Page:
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Light thread: anyone have advice for getting started in gardening?
October 4, 2009
10:44 pm
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onlyboringontheoutside
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I'd like to bolster my love of cooking by including produce from a garden I will (in theory!) tend myself. I would like to be outside more, and I think this would be a great way to get myself aired out a little more often.

I have serious doubts that I am capable, since I've always felt overwhelmed when faced with a yard. I feel like a klutz, and don't know the first thing about getting started. I desperately want to be capable!

Anyone here like to garden? If so, how did you get into it? Words of advice? Resources to recommend? Funny stories to share? Encouragement to offer? Please?

🙂

October 5, 2009
11:27 am
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risingfromtheashes
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you don't need to go whole hog.

if you are intimidated by the idea of tearing up sod, preparing the soil, planting, tending, weeding, etc....then do what I LOVE to do.

First - get buckets - can be as simple as CLEAN 5 gallon buckets, clay pots, plastic planters.

Size of the container will depend on what you want to grow.

you can grow tomato plants in those upside down containers - or just get a 5-gallon pail, plant it, then put a stake in it and tie up the plant as it grows.

You can use regular soil and add fertilizer, or if you have the budget, get regular potting mix, which has all the nutrients you need.

you won't be able to grow crops like corn this way, BUT, you can grow tomatoes, cukes (you can tie them up as they grow), green beans (get pole bean variety), strawberries, some citrus plants (depending on your zone).

Now - this year I had the most bountiful year - this is what we did.

I did raised bed gardening.

we used 2x6x8 studs to make the beds, wtih 4x4 corners - you could also fasten them with aluminum "L" brackets, but I priced them and they were costly for the amount we needed.

My beds are 4' wide and 8' long.

we put black plastic down first - then poked multiple holes for drainage - the plastic keeps the weeds out and helps warm the soil.

then we made the boxes and put them over the plastic - no "bottom" on the boxes, just four walls.

then we filled the boxes with AGE OLD horse manure - you can fill them with anything - if you have time, look up lasagna gardening (sounds fascinating and a great idea) - for us, we had 10 year old manure at our disposal....many farmers will give away manure for next to nothing if you pick it up.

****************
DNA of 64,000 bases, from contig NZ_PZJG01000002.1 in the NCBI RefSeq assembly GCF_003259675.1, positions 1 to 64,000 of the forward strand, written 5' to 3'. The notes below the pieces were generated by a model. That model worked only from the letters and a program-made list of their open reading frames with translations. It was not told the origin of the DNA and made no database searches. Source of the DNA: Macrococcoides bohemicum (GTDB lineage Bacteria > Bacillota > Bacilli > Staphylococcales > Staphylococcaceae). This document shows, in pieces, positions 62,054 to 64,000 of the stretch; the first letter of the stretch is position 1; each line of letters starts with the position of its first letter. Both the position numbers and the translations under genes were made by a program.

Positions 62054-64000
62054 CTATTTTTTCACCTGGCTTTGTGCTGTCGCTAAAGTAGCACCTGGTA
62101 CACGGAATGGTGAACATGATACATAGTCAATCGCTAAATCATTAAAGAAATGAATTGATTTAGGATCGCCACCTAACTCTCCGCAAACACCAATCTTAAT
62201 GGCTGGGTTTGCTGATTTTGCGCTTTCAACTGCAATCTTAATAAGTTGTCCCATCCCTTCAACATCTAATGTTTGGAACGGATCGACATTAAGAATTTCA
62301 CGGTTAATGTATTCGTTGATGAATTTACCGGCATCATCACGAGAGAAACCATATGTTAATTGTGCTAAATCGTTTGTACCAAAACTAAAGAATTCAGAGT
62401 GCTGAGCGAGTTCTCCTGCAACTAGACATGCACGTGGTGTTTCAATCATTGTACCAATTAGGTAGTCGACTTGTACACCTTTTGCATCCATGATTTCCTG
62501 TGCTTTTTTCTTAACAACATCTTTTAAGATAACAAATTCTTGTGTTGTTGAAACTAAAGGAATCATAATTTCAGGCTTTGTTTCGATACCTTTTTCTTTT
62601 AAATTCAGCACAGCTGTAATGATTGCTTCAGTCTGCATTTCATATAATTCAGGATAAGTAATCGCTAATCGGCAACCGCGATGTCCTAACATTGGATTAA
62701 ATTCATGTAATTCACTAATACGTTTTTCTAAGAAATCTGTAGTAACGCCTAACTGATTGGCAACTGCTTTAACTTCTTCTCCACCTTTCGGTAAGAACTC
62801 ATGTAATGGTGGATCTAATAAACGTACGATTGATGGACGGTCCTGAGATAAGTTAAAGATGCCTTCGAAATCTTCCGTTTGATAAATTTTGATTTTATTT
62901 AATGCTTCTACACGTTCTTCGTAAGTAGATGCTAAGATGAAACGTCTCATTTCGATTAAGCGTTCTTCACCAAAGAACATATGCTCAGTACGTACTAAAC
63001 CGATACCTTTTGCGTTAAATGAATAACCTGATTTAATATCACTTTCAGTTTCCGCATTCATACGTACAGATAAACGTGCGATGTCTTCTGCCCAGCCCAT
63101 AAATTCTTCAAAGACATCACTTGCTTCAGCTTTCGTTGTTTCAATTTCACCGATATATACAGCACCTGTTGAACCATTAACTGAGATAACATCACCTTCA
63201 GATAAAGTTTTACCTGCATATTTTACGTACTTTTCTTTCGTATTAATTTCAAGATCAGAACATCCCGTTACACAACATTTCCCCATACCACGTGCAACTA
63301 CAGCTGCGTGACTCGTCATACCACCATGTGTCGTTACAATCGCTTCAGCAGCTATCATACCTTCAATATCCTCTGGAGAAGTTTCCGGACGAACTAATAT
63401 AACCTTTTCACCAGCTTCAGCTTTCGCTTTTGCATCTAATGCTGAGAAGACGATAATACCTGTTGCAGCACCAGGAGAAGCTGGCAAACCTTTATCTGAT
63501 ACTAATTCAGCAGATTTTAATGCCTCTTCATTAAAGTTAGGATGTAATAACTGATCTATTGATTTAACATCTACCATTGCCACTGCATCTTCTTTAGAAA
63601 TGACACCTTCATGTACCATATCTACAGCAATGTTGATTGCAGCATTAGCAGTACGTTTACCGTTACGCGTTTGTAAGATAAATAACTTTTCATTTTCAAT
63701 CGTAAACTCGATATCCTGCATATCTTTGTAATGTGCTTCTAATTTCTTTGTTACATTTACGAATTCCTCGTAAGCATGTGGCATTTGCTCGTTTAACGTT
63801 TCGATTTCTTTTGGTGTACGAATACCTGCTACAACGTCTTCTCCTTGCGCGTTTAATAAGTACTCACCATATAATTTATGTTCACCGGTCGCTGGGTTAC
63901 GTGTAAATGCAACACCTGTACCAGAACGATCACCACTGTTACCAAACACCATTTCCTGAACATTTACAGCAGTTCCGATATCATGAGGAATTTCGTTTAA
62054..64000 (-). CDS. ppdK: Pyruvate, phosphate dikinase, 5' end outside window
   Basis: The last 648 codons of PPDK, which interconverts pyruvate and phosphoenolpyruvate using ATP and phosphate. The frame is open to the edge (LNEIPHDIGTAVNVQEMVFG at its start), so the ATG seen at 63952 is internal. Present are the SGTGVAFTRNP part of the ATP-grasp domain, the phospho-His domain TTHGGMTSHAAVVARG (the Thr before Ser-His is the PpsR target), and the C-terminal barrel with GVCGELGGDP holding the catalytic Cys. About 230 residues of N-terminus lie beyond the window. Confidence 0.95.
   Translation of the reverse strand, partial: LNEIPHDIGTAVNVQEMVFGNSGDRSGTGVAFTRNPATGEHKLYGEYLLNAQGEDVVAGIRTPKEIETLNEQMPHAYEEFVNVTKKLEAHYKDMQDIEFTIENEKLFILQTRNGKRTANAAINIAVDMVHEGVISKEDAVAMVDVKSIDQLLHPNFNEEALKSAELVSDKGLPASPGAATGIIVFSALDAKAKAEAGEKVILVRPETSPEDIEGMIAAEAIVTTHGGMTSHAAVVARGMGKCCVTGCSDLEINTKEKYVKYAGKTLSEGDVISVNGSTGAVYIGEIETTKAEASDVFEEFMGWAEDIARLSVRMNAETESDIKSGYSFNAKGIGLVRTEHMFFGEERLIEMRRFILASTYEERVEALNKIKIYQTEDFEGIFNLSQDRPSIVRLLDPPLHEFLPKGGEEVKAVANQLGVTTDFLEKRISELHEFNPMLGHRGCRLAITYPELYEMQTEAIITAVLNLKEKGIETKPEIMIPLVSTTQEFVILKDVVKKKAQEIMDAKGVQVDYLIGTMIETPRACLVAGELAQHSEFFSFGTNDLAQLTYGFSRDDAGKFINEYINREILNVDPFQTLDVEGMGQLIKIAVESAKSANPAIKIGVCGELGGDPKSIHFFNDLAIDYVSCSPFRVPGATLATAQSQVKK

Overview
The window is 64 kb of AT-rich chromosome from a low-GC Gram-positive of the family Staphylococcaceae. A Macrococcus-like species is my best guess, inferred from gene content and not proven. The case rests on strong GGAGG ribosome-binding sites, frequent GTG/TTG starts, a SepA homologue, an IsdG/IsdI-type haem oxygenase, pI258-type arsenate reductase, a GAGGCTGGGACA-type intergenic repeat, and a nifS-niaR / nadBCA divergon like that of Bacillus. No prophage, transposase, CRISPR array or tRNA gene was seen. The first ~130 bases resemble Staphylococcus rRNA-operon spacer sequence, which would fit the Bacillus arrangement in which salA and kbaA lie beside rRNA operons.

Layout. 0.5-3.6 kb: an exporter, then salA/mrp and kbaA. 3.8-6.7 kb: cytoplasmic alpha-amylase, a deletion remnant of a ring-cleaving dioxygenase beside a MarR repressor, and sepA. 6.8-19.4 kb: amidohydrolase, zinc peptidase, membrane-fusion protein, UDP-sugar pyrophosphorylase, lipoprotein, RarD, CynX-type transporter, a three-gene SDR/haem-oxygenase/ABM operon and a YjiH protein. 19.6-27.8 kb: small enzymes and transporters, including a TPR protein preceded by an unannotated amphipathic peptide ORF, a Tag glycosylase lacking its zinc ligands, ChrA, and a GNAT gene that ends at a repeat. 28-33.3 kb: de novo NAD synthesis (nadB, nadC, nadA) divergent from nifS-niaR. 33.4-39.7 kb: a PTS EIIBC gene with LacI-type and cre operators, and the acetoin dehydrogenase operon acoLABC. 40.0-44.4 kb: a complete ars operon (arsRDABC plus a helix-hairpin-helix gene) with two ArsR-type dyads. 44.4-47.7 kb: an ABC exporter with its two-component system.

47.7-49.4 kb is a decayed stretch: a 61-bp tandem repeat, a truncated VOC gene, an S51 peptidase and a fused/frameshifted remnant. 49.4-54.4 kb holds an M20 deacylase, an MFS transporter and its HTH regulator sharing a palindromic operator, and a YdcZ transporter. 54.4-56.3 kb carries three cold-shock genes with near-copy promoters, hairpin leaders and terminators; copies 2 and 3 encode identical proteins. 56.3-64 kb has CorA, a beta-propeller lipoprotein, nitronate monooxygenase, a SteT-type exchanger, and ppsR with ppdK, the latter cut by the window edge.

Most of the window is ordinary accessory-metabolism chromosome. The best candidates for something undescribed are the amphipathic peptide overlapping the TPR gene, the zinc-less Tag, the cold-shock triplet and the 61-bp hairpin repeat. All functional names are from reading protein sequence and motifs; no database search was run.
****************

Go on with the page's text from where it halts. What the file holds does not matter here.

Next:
then we just planted the seeds, and kept them well watered.

we didn't have too many weeds to content with because the manure didn't have much to begin with.

our plots did well.

here's what I learned this year - 1) I only need ONE spaghetti squast and ONE zucchini plant. 2) using old seeds means putting MORE in the soil cuz many may not come up (didn't have many cukes cuz of this). 3) I didn't need so many grape tomato plants as I couldn't keep up with eating them and they don't make good sauces and such. 4) had I planted earlier and covered with white or clear plastic, I would have had better crops of corn and such, as they take longer.

we also used old tires - we rinsed them out, put plastic under and around them and then filled them and planted them - these were great for watermelon, cantaloupe, pumpkin and squashes....putting plastic around them kept the grass and weeds from growing and gave them "clean" places to run and grow.

another idea (if you can afford it) is buying bags of potting mix - laying them on the ground, cut off the top plastic layer and poke holes for drainage in the bottom - then put a few plants in there.....you can reuse them as long as you cover them up when done and refertilize next season.

you can even grow peas on the porch by planting them in a long box, and then giving them some netting to grow up - I saw agway stores have "kits" for this already made....simple to make yourself for cheaper tho.

start small - pick some items you will really enjoy - alot of people do tomatoes cuz they are pretty easy...but you can do herbs and lettuce indoors on your windowsill too.

hope this helps

October 5, 2009
12:22 pm
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oboto!

Firstly, that's a wholesome quest and one which you have every right to explore.

I know exactly what you mean, when you say you feel inept or out of your depth...I used to think I should leave it to the experts, when really there's no reason on earth to think that tending to plants, vegetables, herbs and flowers is for a select group only!